Sunday, November 25, 2007


My spotter sent me this interesting article, which reacts to the recent NEA report that "Less than half of the adult American population now reads literature" -- i.e., novels, short stories, plays or poetry read in leisure time. (I'm among the majority, since I almost never read any of these genres and rarely have leisure time.) The author wonders if lurking counts as reading:
Which brings me to my lurking problem. I can’t tell whether lurking is a devious violation of Web ethics or a return to luxurious nonparticipatory reading. I do know it seems indulgent. When I lurk, I relax, fall silent, become a cosseted 19th-century baroness whose electronic servants bring her funny pictures and distracting tales. I have no responsibilities. I’m entirely on intake. If I were reading Tolstoy or Anita Shreve this way, I’d be an N.E.A.-certified exemplar of civilization.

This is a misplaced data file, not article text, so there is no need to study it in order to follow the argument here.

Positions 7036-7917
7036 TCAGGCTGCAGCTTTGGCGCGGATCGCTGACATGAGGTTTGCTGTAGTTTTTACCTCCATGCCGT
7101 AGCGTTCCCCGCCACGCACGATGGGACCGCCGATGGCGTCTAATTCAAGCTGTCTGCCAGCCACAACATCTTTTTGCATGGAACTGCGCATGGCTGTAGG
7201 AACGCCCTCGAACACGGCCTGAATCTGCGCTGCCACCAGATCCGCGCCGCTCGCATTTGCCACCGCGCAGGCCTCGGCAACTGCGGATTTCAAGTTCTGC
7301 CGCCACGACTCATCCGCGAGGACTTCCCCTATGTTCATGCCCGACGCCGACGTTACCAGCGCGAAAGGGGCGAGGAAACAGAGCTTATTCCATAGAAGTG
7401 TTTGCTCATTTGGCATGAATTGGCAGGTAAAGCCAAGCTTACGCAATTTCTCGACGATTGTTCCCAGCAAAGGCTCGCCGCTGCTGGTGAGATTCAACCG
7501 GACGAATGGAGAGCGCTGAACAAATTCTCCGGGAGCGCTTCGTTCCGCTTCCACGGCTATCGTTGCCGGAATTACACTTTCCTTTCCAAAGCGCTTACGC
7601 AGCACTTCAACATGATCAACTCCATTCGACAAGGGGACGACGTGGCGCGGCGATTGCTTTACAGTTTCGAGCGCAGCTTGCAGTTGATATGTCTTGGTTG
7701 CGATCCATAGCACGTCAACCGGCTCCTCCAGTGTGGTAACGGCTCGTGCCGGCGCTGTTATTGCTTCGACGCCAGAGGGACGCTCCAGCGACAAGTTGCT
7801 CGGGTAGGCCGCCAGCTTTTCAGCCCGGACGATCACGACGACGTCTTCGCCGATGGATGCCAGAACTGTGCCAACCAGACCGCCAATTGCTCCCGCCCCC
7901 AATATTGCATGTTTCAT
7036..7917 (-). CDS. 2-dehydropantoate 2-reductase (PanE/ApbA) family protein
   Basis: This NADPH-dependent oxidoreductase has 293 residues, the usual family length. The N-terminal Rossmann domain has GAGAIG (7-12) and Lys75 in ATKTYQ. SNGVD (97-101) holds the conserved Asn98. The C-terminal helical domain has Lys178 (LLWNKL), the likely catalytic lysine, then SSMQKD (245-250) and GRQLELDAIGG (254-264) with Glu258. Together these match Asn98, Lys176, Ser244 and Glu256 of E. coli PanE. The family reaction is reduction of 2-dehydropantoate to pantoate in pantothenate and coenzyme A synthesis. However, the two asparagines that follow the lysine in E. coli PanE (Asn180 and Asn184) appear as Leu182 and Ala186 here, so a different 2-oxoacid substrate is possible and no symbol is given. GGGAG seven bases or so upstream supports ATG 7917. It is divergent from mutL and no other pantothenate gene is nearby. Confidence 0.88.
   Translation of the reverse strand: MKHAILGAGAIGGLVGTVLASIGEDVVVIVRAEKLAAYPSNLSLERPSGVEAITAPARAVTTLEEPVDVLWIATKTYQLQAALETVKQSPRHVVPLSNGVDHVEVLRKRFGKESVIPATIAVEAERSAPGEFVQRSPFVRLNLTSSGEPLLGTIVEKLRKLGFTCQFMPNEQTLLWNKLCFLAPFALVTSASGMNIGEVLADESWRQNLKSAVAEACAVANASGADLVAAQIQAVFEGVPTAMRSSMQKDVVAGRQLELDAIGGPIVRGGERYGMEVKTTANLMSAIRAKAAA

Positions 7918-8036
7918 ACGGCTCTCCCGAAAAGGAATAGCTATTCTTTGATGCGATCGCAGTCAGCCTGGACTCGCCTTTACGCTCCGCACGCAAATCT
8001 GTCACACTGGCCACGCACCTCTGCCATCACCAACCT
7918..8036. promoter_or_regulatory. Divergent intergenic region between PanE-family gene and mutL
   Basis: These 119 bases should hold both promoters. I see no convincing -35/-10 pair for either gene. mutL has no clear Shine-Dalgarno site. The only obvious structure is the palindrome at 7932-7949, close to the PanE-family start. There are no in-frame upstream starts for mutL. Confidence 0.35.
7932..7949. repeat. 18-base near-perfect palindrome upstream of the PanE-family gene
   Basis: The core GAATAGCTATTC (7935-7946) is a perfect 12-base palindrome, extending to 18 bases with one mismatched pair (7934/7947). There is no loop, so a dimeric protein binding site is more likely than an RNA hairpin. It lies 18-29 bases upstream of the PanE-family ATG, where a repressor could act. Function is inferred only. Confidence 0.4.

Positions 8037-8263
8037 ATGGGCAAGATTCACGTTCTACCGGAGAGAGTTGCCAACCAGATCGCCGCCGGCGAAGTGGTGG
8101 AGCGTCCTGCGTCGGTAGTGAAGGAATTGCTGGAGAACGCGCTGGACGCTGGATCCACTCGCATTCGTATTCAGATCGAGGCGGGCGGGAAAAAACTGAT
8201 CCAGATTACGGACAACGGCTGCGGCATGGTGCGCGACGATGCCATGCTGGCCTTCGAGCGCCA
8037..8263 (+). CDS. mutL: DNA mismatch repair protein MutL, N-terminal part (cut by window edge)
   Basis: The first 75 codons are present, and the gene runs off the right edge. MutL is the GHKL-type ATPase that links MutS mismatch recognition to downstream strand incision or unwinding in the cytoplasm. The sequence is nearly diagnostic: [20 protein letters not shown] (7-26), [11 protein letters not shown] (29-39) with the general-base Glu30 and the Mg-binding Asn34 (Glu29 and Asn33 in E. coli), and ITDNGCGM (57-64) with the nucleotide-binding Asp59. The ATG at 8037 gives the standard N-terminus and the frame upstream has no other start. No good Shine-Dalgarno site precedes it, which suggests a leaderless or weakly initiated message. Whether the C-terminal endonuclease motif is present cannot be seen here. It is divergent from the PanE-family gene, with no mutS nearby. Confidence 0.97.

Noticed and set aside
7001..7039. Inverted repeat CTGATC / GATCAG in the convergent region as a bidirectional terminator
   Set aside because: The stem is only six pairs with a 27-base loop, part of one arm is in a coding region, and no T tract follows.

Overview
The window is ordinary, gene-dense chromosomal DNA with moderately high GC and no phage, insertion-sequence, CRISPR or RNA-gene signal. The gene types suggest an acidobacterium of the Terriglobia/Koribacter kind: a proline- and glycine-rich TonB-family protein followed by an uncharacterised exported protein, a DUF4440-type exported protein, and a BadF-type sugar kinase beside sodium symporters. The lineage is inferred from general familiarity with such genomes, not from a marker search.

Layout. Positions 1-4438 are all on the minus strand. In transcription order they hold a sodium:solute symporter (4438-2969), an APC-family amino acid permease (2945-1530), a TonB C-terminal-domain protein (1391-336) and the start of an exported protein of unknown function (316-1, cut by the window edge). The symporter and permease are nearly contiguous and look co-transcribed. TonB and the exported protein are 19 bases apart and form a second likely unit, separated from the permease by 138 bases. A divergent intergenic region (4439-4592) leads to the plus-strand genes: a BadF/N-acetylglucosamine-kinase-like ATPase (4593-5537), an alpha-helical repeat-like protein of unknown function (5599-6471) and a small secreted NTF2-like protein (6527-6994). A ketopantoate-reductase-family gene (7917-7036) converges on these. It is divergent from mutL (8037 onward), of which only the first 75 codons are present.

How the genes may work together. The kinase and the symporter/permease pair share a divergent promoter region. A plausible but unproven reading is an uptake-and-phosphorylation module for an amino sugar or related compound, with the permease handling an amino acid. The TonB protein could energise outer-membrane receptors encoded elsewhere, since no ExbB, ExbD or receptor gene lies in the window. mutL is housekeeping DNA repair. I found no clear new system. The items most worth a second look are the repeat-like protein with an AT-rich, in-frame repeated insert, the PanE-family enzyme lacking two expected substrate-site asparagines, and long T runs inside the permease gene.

When it's put that way, leisure reading sounds incredibly selfish, doesn't it? What a new world we have, in which reading is meant to be interactive, constantly coupled with writing, and grounded in factual rather than fictional dramas.

Virginia Heffernan - The Medium - Television - Internet Video - Media - New York Times

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